Weird striping effect


No matter what I try I can’t get this texture to print correctly. It’s basically a dotted texture on a flat surface (holes are about 1mm wide).

Apart from the layering (that is understood) each row of holes has two deep stripes on top and bottom. I tried by changing orientation, angle, supports… the problem is stronger in certain orientations but it never actually go away.

Any idea?

Accuracy at Any Size Using Blender's Warp Modifier
Benchmark for level of detail
Consistent inconsistency in Z axis (thinking it's Z wobble)
Advance Calibration, some doubts
Printed object with deep stepped lines

Have you looked at the gcode in Cura? The software makes certain adjustments to the model to optimize tool paths and correct for limitations in the printer, it is possible that the regular dimpling is throwing off the algorithm.

If the line is not in the gcode, it may also be introduced by the Moai firmware, which is making its own adjustments to the gcode.

As unsatisfying as it sounds, you might try scaling the pattern, i.e. change the dot or row pitch, to see characterize artefact and then correct.

I recognize that you have tried different orientations, but have you tried printing the model flat, e.g. 90degrees the the build plate axis? The solution may be as simple as reducing the incident angle of the pattern to the build axis.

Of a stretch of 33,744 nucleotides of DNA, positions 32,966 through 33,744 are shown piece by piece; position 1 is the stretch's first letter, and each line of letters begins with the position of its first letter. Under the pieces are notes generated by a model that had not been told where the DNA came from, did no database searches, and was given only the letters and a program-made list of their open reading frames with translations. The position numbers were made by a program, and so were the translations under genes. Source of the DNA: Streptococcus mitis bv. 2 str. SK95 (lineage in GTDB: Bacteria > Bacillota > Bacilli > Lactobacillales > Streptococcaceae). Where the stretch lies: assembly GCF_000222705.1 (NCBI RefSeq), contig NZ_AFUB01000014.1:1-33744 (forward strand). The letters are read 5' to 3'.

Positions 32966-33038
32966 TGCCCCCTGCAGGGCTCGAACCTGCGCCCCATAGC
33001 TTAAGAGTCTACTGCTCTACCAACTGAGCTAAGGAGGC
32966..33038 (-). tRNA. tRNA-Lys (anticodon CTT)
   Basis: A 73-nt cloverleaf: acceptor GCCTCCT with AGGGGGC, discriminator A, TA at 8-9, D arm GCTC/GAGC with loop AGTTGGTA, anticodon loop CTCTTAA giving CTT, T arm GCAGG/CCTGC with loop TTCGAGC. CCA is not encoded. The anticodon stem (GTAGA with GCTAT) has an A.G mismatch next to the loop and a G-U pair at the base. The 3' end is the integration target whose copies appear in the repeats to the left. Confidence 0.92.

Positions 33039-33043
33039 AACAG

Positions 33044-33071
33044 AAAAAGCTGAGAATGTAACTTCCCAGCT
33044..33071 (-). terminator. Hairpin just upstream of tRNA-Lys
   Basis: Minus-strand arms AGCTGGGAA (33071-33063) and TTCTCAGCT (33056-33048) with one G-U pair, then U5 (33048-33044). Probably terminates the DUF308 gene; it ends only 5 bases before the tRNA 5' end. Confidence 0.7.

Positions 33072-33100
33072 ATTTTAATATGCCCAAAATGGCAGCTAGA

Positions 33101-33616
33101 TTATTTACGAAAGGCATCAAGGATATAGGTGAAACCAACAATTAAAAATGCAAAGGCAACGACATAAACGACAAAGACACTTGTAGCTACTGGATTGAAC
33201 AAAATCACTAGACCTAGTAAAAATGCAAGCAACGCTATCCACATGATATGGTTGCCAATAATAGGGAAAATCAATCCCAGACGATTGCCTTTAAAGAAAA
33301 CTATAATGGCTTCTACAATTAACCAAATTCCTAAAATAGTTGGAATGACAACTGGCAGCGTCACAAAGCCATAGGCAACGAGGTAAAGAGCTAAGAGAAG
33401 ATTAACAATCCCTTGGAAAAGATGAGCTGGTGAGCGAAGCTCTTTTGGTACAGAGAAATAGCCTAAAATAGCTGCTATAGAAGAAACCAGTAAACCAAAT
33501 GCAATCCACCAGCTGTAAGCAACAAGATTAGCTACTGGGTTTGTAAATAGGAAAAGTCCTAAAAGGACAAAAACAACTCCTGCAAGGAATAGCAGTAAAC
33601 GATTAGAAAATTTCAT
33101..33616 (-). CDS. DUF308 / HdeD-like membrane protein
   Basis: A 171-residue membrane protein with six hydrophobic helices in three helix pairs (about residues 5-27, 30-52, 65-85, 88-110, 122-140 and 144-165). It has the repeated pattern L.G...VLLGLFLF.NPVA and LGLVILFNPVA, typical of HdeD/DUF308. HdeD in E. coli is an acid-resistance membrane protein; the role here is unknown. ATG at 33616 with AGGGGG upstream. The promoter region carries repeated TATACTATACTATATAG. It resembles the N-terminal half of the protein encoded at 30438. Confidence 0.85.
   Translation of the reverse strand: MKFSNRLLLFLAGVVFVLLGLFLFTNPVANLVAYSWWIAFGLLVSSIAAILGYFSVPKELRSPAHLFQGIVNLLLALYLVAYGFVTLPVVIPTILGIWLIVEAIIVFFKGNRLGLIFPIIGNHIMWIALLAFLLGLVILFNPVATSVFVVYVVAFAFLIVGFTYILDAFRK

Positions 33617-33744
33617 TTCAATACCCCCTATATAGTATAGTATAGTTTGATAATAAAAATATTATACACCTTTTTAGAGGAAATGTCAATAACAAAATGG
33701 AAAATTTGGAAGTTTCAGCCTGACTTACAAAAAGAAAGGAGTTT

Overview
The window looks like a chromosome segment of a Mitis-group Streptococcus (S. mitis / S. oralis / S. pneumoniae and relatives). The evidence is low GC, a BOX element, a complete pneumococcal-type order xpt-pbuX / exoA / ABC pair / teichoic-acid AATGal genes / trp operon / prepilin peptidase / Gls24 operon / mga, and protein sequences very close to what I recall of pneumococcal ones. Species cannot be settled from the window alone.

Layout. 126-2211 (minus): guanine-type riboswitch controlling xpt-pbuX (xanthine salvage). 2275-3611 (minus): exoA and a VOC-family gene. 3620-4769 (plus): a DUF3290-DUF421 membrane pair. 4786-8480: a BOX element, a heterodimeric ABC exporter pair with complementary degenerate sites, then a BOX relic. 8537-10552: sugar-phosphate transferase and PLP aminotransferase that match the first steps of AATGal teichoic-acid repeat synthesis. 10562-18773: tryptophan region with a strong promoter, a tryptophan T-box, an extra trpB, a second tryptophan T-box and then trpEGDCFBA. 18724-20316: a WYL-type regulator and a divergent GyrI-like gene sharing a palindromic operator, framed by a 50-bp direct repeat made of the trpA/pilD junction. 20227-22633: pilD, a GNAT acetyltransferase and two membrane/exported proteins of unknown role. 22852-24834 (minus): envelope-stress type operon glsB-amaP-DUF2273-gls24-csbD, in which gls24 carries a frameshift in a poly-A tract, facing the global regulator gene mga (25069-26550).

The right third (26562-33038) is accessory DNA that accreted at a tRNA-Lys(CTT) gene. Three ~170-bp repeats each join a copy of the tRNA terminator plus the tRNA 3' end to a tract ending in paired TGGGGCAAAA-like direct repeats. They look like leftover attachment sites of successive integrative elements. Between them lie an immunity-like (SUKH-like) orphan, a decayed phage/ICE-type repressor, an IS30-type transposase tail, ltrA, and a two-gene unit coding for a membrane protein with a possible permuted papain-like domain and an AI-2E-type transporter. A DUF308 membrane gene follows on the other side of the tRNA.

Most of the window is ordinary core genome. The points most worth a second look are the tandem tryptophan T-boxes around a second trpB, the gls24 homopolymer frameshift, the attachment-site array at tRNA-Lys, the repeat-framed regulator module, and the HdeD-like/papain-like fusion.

thanks for your reply. I checked the gcode and I can’t see any trace of those lines. I’m now trying with another resin but I doubt it would make any difference.

I feel like it has something to do with resin remaining trapped between the holes… But honestly I printed very complicated models without problem. Since it’s a very symmetric texture it might trigger some weird optimization like you said @Paradoxical_Cat to fix something it thinks is a defect.

I dunno, maybe @peopoly can give me some pointers.


What was the orientation of the model? I don’t think it is the resin. I am guessing that the software is some interpreting the space between the rows of holes as raised. Have you.looked at the model in Meshmixer? Depending on how you assembled the elements, there may be a hidden manifold/object there. To my eye, it appears that it was carried over in a cut and paste operation.


I tried to print it in every possible orientation except flat down.

I checked with meshlab and everything seems fine. Consider that it’s a procedural surface, the holes are not made one-by-one (or copy-pasted). Also it’s an extrusion (not a boolean that can create problems).

Now, that being said I opened the model on meshmixer and it is being rendered with some artifacts (not just in the incriminated area), but that would be the only software showing issues. Also the repair tools say that everything’s fine.

Why would the effect become more or less apparent by changing the orientation if it were an issue with the 3D model?


I have had a similar effect with some prints, seems like there is a tendency to create lines like that at specific details. Always getting a line parallel to the XY plane. It is like the laser is doing double runs over the same path, at the height of a specific detail -at the top and bottom of each circle in your case- and it looks like over curing.

Can you share a wireframe of the triangulated stl from meshmixer?